The only book mentioned in the title that I've actually finished is Len Deighton's London Match, the third volume in his "Game, Set, Match" trilogy. (I talked about the first two here and here). In some ways, Deighton is covering similar ground to Berlin Game -- is there a mole high up in British intelligence? -- but he's much more self-assured here. As in Mexico Set, Deighton spends a lot of time on Bernard Samson's private life, but here his personal and professional lives are more intertwined than ever. In Match, Bernie's main opponent is Fiona, his wife who defected to the USSR in book 1.
In addition to clashing in a game of wits, Fiona wants to their children. Bernie is worried that a judge might actually give her custody if push came to shove, and Deighton works to give this aspect equal importance. My biggest problem here is that we never really feel that Bernie actually cares about the children. I can't decide if that's supposed to be deliberate or if Deighton just doesn't write child interactions very well. (Bernie's reaction when he thinks that his son has been captured seem to indicate the latter, though).
Since starting on this post, I've actually finished Hardly Knew Her and If on a Winter's Night a Traveller. Hardly Knew Her is a collection of stories by Laura Lippman. Individually good, they suffer from proximity to each other. There are about 14 stories in the collection, and about 10 of them are from that subgenre where someone commits a murder and gets away with it. Even worse, the 4 that aren't are all put together at the end, so for most of the book, you already know the punchline to the story you're reading. It's unfortunate, because each story is very good on its own merits; I've decided to try one of her novels, and see if I like it.
Italo Calvino's If on a Winter's Night a Traveller is a book that left a huge impression on me when I read it a long time ago, and I've been meaning to revisit it for some time. It's a bravura performance, especially the opening "You are about to begin reading Italo Calvino's new novel, If on a winter's night a traveler. Relax. Concentrate. Dispel every other thought." Calvino dances through genres and literary theories through this book, which is deep but also occasionally laugh-out-loud funny. It's such a brilliant work that it's easy to miss the subtleties the first time through, and so it was interesting to re-read the novel.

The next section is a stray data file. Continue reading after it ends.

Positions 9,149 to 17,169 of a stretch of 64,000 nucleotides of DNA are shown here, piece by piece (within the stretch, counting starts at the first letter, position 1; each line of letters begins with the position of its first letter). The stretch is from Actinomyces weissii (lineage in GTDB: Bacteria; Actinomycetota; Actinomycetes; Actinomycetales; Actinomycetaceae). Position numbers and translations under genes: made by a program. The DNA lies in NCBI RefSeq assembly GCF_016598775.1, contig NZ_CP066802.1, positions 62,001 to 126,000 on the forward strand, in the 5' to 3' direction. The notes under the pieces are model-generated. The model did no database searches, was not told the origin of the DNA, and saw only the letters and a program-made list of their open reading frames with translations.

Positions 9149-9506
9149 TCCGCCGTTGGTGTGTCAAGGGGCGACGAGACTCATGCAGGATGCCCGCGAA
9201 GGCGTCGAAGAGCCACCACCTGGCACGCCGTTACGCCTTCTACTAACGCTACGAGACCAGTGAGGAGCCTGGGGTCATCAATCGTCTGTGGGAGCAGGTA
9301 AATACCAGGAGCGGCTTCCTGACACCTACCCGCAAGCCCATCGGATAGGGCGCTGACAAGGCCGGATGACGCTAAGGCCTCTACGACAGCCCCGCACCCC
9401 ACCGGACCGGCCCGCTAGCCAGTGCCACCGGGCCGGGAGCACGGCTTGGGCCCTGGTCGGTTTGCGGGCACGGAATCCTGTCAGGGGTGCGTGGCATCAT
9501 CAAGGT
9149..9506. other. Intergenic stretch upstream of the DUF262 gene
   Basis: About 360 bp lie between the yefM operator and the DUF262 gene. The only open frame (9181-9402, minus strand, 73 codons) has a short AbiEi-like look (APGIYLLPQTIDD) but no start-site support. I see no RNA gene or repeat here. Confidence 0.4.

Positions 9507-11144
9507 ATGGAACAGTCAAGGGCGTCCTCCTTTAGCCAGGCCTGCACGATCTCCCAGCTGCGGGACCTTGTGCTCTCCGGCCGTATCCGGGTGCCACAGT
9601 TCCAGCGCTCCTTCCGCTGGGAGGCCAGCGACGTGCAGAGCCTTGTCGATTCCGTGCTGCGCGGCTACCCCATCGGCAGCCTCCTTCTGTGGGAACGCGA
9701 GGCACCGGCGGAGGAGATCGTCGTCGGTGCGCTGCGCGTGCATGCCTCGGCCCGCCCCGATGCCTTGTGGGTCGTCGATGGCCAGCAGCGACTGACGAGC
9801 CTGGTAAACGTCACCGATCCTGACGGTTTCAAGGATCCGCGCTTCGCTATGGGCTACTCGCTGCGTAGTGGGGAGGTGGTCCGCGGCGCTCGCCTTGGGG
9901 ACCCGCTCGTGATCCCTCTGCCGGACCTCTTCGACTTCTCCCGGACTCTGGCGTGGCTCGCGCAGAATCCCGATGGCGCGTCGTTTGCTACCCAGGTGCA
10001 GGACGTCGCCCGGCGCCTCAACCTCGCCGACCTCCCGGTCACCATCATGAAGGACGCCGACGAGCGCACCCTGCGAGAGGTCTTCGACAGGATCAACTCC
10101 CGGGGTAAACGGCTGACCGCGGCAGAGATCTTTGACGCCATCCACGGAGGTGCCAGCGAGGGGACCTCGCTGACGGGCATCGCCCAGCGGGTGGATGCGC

Although the book seems very fragmentary the first time, with its ten opening chapters, each in a different genre, as well as a plot that moves from a sublime love story to a ridiculous story of revolutionaries, counter-revolutionaries, apocryphal computer-generated novels and spies. But when we look past those things, we can see a fundamental unity; Calvino is interested in the roles of the reader and the author. There's also a clear progression in his central characters, "you" and "I". "You", the Reader, is at first a generic person who has bought Calvino's new book. He starts adding in details that could apply to many readers of this sort of book -- you're a bit jaded with the world, but hoping to find at least a little excitement in a new book -- and gradually draws the actual reader in, even as he distinguishes the Reader from the reader, adding in more and more specific details. "I" in the first chapters goes through a similar process -- it's not for a while that he even gets a name.
Stalking the Unicorn has a lot of lame jokes, and I'm not sure I will finish it...